What are Building Regulations and why are they so important?
1. Building Regulations
1.1 What are Building Regulations and why are they so important?
Building Regulations exists to ensure that buildings are designed and constructed in accordance with the Building Regulations & Associated Legislation. They are developed by the Government and approved by Parliament.
These regulations set national standards for building work, whether it will be on a major new development or an extension or alterations to your home. They cover all aspects of construction, including foundations, damp-proofing, the overall stability of the building, insulation, ventilation, heating, fire protection and means of escape in case of fire. They also ensure that adequate facilities for people with disabilities are provided in certain types of building. The above regulations will be covered / found through the Approved Documents.
There are currently 14 sections under Approved Document which will enable the designers to follow the guidance to ensure compliance with the Buildings Regulations.
The Building Regulations do not aim to stifle innovation. Compliance with the legislation is what is ultimately required and there may be many ways of complying, other than just using the ways set out in the ‘deemed to satisfy’ provisions within each of the Approved Documents.
Building Regulations are regularly being updated, and consist of parts A-P.
1.2 Where can I find out about the update?
You can find the latest list of Approved Documents amended list at:
1.3 What’s changed / updated (Present)?
Approved Documents A, B vol 1, B vol 2, C, D, E, F, G, H, J, L1A, L1B, L2A, L2B and M
1.4 Which particular area within the Approved Documents do we feel is the most significant when carrying out the Building Regulations application?
Here at Sheldon Bosley we consider everything that goes into the building to ensure that not only does it fit for the Building Regulations purposes but most importantly to the best interest of our Clients and their needs. Whether it will be for an extension, conversion or new build, our approach for this exercise will always be the same. As most Building Regulations project comes on the back of obtaining a Planning Consent, we can assure you that our thinking about Building Regulations happens from day 1 at the Planning stage.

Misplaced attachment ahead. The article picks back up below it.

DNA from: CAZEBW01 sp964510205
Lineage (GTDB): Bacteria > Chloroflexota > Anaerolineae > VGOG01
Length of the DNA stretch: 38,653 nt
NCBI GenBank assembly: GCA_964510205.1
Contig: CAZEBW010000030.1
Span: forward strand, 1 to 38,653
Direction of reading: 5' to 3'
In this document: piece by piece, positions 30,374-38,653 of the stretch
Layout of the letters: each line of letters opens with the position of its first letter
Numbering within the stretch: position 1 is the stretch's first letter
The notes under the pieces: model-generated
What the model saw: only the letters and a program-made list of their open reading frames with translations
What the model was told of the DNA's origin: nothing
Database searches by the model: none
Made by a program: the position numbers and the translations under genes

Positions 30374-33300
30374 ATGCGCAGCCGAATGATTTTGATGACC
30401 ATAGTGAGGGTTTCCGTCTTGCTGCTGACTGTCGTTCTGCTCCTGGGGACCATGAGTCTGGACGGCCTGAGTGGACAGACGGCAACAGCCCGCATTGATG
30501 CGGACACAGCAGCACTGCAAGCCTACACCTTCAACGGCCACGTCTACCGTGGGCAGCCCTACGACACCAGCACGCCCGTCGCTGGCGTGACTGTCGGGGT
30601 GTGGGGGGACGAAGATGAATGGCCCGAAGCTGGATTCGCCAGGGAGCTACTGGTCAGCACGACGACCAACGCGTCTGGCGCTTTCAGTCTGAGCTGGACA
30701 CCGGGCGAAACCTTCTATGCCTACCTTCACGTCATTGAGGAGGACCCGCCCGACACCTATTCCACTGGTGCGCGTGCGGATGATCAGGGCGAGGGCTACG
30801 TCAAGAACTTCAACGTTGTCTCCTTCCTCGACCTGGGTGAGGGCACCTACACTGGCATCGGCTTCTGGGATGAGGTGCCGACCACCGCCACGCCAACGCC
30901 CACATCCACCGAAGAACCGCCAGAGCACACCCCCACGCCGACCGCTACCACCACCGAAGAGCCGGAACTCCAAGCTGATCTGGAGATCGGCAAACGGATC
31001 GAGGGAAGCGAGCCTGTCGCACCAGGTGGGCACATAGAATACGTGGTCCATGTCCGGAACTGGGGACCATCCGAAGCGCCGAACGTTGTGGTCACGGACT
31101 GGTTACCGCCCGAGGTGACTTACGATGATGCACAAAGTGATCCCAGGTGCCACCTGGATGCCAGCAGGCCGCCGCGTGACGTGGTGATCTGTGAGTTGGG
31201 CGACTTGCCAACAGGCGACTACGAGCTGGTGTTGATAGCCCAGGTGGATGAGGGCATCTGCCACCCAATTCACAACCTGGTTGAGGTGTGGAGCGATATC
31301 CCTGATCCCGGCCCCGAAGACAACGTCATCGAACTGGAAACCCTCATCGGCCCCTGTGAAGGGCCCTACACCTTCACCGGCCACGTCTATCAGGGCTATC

Whilst there are minor changes across the 14 Approved Documents (A-P), we feel that there are two particular area within the Approve Documents that will ultimately be a driven force in any design, this being Approved Document Part-A (Structure) and Part-L (conservation of fuel and power).
Why Approved Document Part – A?
This part is concerned with the structural stability of buildings. Areas covered include design of foundations, walls, floors and roof components and also in limiting the extent to which parts of the building may collapse if a major catastrophe, like a gas explosion occurs.
Why Approved Document Part – B?
This part provides minimum standards of energy efficiency to all parts of the building. This section also provides design criteria for space heating and hot water storage. Here at Sheldon Bosley we aim to ensure that our design (where possible) will surplus the requirement which will in the present and future enhanced the building thermal efficiency before any heating is switched on.
2. Renewable for Planning and Building Regulations
2.1 What is renewable energy?
Energy is called renewable when it comes from sources which can not be depleted such as the sun or wind.
2.2 How many renewable energy devices are there?
There are numerous renewable energy options and technology is improving all the time. Some of the main types on offer are:
Photovoltaic cells: this converts solar radiation directly into electricity which is fed through an inverter into the home. Any excess can be sold to an energy supplier.
Wind turbines: this can provide enough electricity for several homes but turbines mounted on a house are unlikely to produce much energy due to wind turbulence.
Small scale hydro: this needs a river or stream with a fall of 2-3 metres and enough flow to turn a turbine.
Biomass: uses wood chip or pellets made from plant material in a room heater or a boiler.